The Sy80 was installed to handle the feeds from the radio microphones of the singers and the choir. This mix was then sent to the Eclipse GT where it was mixed with the orchestra (all using Neumann digital microphones) to provide the main mix which was then diffused by the ES Audio PA system.
“It was a real pleasure to mix this event with the technical set-up we had here,” confirmed Carsten Kümmel.
“What more can you wish for with classical music than a wide open, transparent image that highlights the natural colorations and blending of the different instruments,” he remarked. “The MARS system also proved its worth as I used it constantly to fine-tune the system using the tracks I had recorded during rehearsals.”
Sandor Elek was equally pleased with the results. “I was impressed by the quality of the orchestra sound,” he said. “Carsten’s mix worked really well throughout the 4000- seat auditorium, no matter where you were placed. You could hear everything from everywhere. It’s going to be a real challenge to improve on this next year!”
At the same time Innovason used the opportunity to show this setup to interested clients and business partners.
On Friday over 30 guests from all over Hungary enjoyed a half day of seminars and presentations by Marcel Babazadeh (Innovason), Eric Veres (ES Audio), Imre Selmeci (AudioPartner) and Carsten Kümmel (Tonmeister) in the nearby REÖK palace. The second part of the day took place at the Dom Ter with a hands-on training session and demonstration of the full system using the original tracks taken from the rehearsals recorded by the Eclipse’s onboard MARS multitrack recording system.
Posted by Keith Clark on 08/08 at 06:30 AM
Live Sound •
Sound Reinforcement •
Tuesday, August 07, 2012
Macy’s Brasil Campaign Kicks Off With RCF Loudspeakers
Philadelphia based Mitta Sound was tasked with providing sound systems for each of the events during campaign kick-off. A long-time RCF user, owner Terrence McDuffy utilized a variety of RCF loudspeakers to handle the diverse sound requirements of the day.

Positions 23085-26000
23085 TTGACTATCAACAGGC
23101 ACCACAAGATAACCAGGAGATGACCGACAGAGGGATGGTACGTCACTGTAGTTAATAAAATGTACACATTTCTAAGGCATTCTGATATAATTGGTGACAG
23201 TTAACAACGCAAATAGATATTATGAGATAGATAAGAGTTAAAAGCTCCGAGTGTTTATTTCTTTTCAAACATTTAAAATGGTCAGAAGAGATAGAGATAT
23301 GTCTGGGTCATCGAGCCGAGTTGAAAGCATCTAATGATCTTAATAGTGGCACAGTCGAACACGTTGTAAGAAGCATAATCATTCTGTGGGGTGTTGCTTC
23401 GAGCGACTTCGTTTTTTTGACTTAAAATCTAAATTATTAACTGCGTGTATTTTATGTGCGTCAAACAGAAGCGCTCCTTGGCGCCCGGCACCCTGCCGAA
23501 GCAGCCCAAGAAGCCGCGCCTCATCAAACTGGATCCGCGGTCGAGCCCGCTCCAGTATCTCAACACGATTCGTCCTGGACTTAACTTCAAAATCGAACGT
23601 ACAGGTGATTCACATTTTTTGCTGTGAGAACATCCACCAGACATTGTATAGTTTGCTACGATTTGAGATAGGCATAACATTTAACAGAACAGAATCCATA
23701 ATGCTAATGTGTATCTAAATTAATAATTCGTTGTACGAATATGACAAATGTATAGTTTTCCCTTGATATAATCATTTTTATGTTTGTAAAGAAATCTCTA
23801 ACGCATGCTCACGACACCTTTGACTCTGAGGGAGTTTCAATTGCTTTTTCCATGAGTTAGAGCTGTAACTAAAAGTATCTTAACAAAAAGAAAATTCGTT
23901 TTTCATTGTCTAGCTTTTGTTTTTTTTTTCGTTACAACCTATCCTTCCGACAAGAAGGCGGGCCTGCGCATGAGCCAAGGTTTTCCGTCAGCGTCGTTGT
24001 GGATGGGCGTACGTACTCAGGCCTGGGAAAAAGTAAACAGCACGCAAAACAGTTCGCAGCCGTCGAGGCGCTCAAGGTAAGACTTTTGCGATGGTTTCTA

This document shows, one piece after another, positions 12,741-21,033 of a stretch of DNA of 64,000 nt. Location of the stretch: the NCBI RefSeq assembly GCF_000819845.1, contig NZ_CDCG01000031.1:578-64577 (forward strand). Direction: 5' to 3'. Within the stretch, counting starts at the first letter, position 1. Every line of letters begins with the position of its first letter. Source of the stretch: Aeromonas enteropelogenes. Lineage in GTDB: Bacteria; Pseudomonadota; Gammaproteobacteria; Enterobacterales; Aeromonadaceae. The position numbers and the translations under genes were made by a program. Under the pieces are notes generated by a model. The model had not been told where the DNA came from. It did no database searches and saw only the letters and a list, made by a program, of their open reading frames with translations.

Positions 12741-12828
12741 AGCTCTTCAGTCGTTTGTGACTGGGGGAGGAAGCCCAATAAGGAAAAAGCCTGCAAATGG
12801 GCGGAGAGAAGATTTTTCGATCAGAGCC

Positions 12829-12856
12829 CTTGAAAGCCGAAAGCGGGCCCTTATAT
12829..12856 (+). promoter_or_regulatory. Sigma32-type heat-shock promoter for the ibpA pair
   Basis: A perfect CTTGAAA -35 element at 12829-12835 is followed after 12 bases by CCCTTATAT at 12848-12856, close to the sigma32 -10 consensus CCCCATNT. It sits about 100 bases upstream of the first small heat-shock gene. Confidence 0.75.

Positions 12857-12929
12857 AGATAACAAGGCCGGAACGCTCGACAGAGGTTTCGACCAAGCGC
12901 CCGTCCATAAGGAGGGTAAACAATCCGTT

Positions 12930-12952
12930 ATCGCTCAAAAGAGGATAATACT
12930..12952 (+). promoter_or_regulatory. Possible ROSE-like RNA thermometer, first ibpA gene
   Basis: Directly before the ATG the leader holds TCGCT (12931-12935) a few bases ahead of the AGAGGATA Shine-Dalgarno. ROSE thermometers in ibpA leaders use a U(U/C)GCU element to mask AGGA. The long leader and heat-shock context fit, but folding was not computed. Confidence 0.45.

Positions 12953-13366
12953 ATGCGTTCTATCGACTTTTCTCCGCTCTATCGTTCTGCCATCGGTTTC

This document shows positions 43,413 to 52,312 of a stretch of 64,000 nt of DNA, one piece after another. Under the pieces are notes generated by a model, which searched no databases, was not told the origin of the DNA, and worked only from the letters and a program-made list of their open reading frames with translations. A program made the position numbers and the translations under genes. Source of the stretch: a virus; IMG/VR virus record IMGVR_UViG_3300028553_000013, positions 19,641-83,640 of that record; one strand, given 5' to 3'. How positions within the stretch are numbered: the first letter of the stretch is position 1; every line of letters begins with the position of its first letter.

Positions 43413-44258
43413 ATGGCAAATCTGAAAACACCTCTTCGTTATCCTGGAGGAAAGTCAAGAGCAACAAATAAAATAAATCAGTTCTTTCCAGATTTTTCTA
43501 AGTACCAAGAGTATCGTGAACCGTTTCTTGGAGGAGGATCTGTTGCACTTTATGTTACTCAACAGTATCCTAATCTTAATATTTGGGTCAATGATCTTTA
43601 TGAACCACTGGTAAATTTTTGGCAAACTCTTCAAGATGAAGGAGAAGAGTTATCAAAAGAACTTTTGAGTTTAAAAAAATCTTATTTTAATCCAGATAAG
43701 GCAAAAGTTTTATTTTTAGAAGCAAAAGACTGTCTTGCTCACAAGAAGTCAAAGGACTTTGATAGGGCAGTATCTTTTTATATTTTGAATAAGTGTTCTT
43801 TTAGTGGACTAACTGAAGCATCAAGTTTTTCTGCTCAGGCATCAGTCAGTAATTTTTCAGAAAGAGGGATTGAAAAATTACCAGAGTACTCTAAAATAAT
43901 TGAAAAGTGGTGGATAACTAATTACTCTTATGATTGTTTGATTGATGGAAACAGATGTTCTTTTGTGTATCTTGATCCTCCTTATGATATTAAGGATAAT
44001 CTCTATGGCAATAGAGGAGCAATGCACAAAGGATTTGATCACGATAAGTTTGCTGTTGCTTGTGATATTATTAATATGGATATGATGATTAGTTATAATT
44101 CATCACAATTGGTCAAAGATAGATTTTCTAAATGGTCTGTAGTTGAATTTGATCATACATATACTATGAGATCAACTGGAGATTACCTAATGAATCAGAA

Macy’s recently kicked off their tribute to Brasil with in-store celebrations at key locations across the county. The purpose of the “Brasil: A Magical Journey” campaign is to celebrate and bring awareness to the culture and history of Brasil and its people through clothing lines, home furnishings, jewelry and more.
The Center City, Philadelphia store was one of the day-long kick-off locations. Throughout the day shoppers were provided with an assortment of live music and dance performances in various locations throughout the store.
Philadelphia based Mitta Sound was tasked with providing sound systems for each of the events. A long-time RCF user, owner Terrence McDuffy utilized a variety of RCF loudspeakers to handle the diverse sound requirements of the day.
The Macy’s store in Philadelphia features a large, open atrium, which was the focal point of the in-store campaign kick-off. Alo Brasil, a full, 11-piece band – drum, bass, percussion, guitar, trombone, trumpet, 2 dancers, 2 back-up vocalists and the lead singer – performed throughout the day playing an eclectic mix of Brazilian music.
“Because the stage was located in an open atrium – which was five stories high – it was important to be able to steer the beam to cover the first floor and eliminate potential reverberation in the atrium,” explains McDuffy. “We set up the system to throw 75-100 feet to cover the first floor of the store and it worked extremely well.”
McDuffy specified a left-right RCF TTL11A active column array system for the main stage.
Each stack consisted of a TTL11A-H HF module loaded with a 2.5-inch neodymium compression driver with 1.5-inch exit throat and a TTL11A-B bass frequency module equipped with four 8-inch neodymium woofers with 2.5-inch voice coil. The TTS26-A subwoofer, featuring two high power 15” neodymium woofers, added the extra bass to drive the low end of the system.